Tate & Tonya transforms throwaways to kids’ duds


Sometimes small businesses are started on a shoestring. Melissa Marts’ new venture was started on a thread.

Marts’ company, Tate & Tonya, makes and sells upcycled clothing for children from infants to age 5. She turns donated dresses, shirts and other items into one-of-a-kind kids’ bloomer-style pants and sells them on Etsy and at popup events.

Marts got the idea for the company while she was executive director of the Women’s Resource Agency, which aims to nurture financial independence for women and teen girls. The agency has a clothing donation program for women who are trying to get jobs.

“We would end up turning away three-fourths of the clothing,” Marts said, adding some items went to organizations like TESSA and Goodwill. But used clothing that has a few stains or rips or is out of style ends up in landfills “and just never breaks down” if it’s not made of natural fibers.

Other pieces would go to USAgain, which ships clothing overseas.

“They ship in huge freighters that travel to multiple places with really cheap labor,” Marts said.

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In places like India, women literally unravel the clothing into thread, respool it and sell the thread.

“In some ways, it is a story of recycling,” Marts said. “But there is a cost to the environment and a cost to people — mostly young women — who don’t end up getting paid a reasonable wage to get out of poverty and stay stuck in that life.

“I was like, ‘What can we do with these clothes that are going into the trash?’ We talked about making aprons, but people weren’t really excited about it. Then we came up with the baby bloomer idea. A seamstress at WRA started experimenting with different patterns, and we were off and running.”

But Marts found she didn’t have much time to work on the project and decided to start her own company, which she launched in April 2017.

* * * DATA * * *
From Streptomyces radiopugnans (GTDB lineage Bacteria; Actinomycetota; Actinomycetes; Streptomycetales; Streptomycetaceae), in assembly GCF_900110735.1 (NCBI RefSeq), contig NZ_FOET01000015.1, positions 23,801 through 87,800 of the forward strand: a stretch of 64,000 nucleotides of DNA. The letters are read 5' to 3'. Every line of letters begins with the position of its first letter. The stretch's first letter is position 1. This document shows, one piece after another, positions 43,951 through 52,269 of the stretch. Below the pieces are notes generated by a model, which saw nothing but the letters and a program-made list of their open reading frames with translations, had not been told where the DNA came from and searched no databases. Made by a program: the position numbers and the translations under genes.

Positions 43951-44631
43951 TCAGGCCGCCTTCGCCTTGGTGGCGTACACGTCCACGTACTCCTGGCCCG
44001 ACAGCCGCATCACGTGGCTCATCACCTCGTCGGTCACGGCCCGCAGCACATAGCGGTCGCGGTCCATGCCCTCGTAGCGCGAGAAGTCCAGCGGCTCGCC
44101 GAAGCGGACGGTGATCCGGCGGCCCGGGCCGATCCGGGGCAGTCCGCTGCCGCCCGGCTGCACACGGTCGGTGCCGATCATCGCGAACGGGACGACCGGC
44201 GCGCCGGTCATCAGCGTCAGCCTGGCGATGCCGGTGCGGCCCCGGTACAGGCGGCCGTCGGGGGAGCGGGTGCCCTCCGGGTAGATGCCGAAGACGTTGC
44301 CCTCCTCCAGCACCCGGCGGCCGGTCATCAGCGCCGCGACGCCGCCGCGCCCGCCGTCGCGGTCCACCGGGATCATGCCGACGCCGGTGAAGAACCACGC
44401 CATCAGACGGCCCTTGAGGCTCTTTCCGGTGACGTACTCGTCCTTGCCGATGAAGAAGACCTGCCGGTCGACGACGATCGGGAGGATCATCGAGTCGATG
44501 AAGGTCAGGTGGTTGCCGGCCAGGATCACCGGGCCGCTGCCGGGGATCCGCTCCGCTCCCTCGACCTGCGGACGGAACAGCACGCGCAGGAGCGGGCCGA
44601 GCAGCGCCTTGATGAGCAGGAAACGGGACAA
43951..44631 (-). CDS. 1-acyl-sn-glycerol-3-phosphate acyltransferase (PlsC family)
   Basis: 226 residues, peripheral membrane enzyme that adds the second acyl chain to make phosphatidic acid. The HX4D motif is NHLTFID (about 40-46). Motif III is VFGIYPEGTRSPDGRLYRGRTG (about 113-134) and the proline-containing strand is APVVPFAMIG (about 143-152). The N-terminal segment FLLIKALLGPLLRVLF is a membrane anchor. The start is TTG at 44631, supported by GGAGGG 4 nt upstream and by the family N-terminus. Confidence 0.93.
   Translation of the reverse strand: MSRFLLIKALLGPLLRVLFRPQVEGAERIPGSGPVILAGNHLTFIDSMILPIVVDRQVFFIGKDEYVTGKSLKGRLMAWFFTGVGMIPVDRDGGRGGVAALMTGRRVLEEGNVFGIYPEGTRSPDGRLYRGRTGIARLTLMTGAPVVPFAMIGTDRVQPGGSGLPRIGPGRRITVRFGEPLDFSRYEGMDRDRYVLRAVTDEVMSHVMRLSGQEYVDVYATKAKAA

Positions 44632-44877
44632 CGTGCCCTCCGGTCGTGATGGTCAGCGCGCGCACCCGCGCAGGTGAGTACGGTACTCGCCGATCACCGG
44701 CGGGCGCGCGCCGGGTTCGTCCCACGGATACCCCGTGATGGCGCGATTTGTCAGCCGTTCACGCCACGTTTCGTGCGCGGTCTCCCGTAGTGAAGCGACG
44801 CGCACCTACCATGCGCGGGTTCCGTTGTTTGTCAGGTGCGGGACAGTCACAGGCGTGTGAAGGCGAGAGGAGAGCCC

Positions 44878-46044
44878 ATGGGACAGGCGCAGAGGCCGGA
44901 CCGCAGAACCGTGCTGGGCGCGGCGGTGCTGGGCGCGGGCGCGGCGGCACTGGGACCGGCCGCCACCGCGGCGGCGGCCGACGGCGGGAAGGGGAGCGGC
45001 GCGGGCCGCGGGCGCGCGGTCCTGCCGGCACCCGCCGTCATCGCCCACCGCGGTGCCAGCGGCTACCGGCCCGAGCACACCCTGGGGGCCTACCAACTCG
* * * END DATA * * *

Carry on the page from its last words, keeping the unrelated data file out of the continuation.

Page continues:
She organized Tate & Tonya as a public benefit corporation, an entity that is a for-profit alternative to a not-for-profit company for socially conscious entrepreneurs.

Colorado is one of 19 states that allow public benefit corporations. The state doesn’t track the number of these corporations, but BenefitCorp.net, a website that offers information about public benefit corporations, lists almost 4,000 such enterprises in the United States, including Patagonia and Kickstarter, and about 150 in Colorado.

Colorado’s statute, which became effective in April 2014, defines a public benefit corporation as one that is intended to produce one or more public benefits and balances the public purpose with shareholders’ financial interests.

“We have to report out annually on our impact to keep clothing out of the trash cycle and empowering moms who are experiencing homelessness,” Marts said.

The company contributes 3 percent of sales to Partners in Housing and donates upcycled children’s clothing to organizations such as Community Partnership for Child Development Head Start.

The Tonya component of the company’s name represents homeless moms, and the Tate part stands for sea turtles endangered by pollution from shipping and landfill runoff.

Marts said she could have focused on other marine life such as egrets or octopi but decided to go with turtles.

“I had the benefit of swimming with two large sea turtles when I was on vacation in the British Virgin Islands around 2000,” she said.

Marts said sales of the baby and child bloomers, which retail for an average of $20, are “slow but growing. Pikes Peak Women did an investment early on in the company for us to make a significant amount of pants.”

Marts has been doing the sewing at her home since her seamstress moved away, and also works on building a following on Etsy, Facebook and Instagram. A website is in the works.

Marts, formerly chief programs officer at Care and Share Food Bank, also does consulting work in nonprofit fundraising while she grows Tate & Tonya’s sales.

She plans popup appearances at the Birth and Beyond Wellness Fair on Oct. 13 at Third Space Coffee, the Makers Faire on Oct. 20 at Library 21c, and several holiday markets in November and December.

“My plan is to have three seamstresses employed by April of next year,” she said, “and I hope to pay myself a salary within the next three months. I would love for this to be my full-time job, but the notion of a public benefit corporation is to create jobs for other people.”